Externalized cognition represents a vital step toward environmental perspectives. Writing looked at this way becomes an example of such externalization. Interestingly, poetry dealing with the materials of writing, from Mallarme’s Le Livre to Silliman’s The New Sentence, includes a great range of external subjects and materials, expanding poetry from a few monolithic subjects like love and war to complex and simultaneous concerns. Writing strategies that use diverse materials and practices open the door to an extended poetry that addresses real-world problems. Such Environmental writing practice reestablishes poetry as a valid knowledge-creating process. Focusing on culture this way also reduces the limitation
of innovative culture’s narrowing focus on the materials of construction in a tantalizingly dialectic manner.

In Cheerleader’s Guide to the World: Council Book, Stacy Doris constructs her work from internal and external components rather than by analyzing a core event or idea through internally consistent logic. The book “…sandwiches Popul Vuh Patterson/Tibetan Dead Jigme Linpa Pindar//Rah rah.” (The quotation is followed by a chart of a football play as if drawn for a sports team.)

“The good old idea//

was that corn growth//

+ tax cuts make leisure.”
 
SD7-copy
(Roof, 2007, p10)

By juxtaposing these elements, Doris relates them physically on the page and establishes a variety of connections between internal and external components of varying strength and usefulness. Some of these associate subconsciously, some through our knowledge of history and some through their inherent connections such as common content. In all cases, the exercise establishes a
cognitive/cognizing link between a person and external components in an ecosystem. These links reach out from the mind to the page and back. We read them again and they change; we are thinking outside as we read.

Compare Doris’ lines with Milton’s sonnet “On His Blindness” where, emanating from god “…thousands at his bidding speed / and post o’er land and ocean without rest…” all with the same interest, passively waiting to execute His will. While each differs, they agree on a common master. People operate within the mind linking only through God’s will. The poem reifies the notion of internalized cognition. The world is within the mind of God and thought is within the mind of each person mirroring the family, the household, the clan.

But even in Milton’s case the material of language focuses the reader on the words on the page as much as what is already in the reader’s mind. Milton’s poem talks about internal cognition but is read using a combined process evident of external cognition.

Doris’ synthesis reveals another kind of agreement. Greater than the sum of its parts, her synthetic poetry requires more than the components of its construction to be read and absorbed. In this sense, poetry is externally understood. Meaning goes beyond the poem on the page to the experience and assumptions of the reader.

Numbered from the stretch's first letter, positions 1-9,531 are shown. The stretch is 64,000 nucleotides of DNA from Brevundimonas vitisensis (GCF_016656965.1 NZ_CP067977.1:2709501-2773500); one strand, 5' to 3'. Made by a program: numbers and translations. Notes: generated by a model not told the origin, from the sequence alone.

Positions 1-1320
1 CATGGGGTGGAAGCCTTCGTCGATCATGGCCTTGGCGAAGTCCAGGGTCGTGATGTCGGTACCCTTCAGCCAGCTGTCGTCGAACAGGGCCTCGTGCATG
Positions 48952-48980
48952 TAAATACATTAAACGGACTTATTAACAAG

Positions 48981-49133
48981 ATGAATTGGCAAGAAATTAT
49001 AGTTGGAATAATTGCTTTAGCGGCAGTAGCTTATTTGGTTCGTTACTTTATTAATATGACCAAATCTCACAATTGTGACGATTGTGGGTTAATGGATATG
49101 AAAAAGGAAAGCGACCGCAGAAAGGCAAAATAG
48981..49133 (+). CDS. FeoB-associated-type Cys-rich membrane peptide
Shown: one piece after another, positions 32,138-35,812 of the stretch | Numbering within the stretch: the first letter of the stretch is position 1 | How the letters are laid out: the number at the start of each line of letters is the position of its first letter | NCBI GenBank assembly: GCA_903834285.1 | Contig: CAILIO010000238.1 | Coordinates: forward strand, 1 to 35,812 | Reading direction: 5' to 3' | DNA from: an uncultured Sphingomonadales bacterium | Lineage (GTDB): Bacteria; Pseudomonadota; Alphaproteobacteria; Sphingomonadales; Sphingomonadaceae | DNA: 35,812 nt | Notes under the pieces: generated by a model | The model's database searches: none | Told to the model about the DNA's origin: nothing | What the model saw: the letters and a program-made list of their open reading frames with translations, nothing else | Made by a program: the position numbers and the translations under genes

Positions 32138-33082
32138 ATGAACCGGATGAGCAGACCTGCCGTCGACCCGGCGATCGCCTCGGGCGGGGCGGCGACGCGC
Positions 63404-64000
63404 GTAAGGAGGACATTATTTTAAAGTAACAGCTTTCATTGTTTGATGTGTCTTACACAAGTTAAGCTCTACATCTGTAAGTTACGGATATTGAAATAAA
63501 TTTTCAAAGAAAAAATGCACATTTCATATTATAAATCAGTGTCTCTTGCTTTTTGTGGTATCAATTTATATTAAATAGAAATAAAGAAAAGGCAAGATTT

Like the beaver dam, Doris’ synthetic poetry expands our access to resources that common usage would exclude. By juxtaposing the different texts, Popul Vuh, “Patterson,” etc. they arrive together in the present in the poem. Collapsing time represents one tool Doris uses to deliver cultural change and expand the possible solutions to our climate problem. By showing readers past, present and future together, new correspondences develop. But synthetic poetry requires more than juxtaposition to operate as an ecosystem.


Working synthesis also means matching solutions to the complexity of the problems they are intended to address. For example, matching a multi-dimensional poetry or environment to a one-dimensional value solution, such as the facebookian like/don’t like, makes a mockery of the difficulty of any poetry even the simplest verse. Yet how often for convenience do we suggest that a poem is good or bad. How often to convince do we play emotional tunes when we know the problem of climate change requires far more than moral outrage. While simplification helps reduce energy output, does symmetry help assure that the problem gets solved?

Thinking anew we often infer from sparse, noisy data:

Asymmetry provides the centrality/peripherality
Criteria that serve to separate the prescribing
Entrepreneur from the prescribed ineffectual.
A personal strategy aimed at the deliberate
Avoidance of all three types of order in nature—
Randomness, chaos, and order—
Resisting, unresting, complicit—
Can viably conjoin
Social context and cultural bias.
The author need not take it literally,
But reading materializes.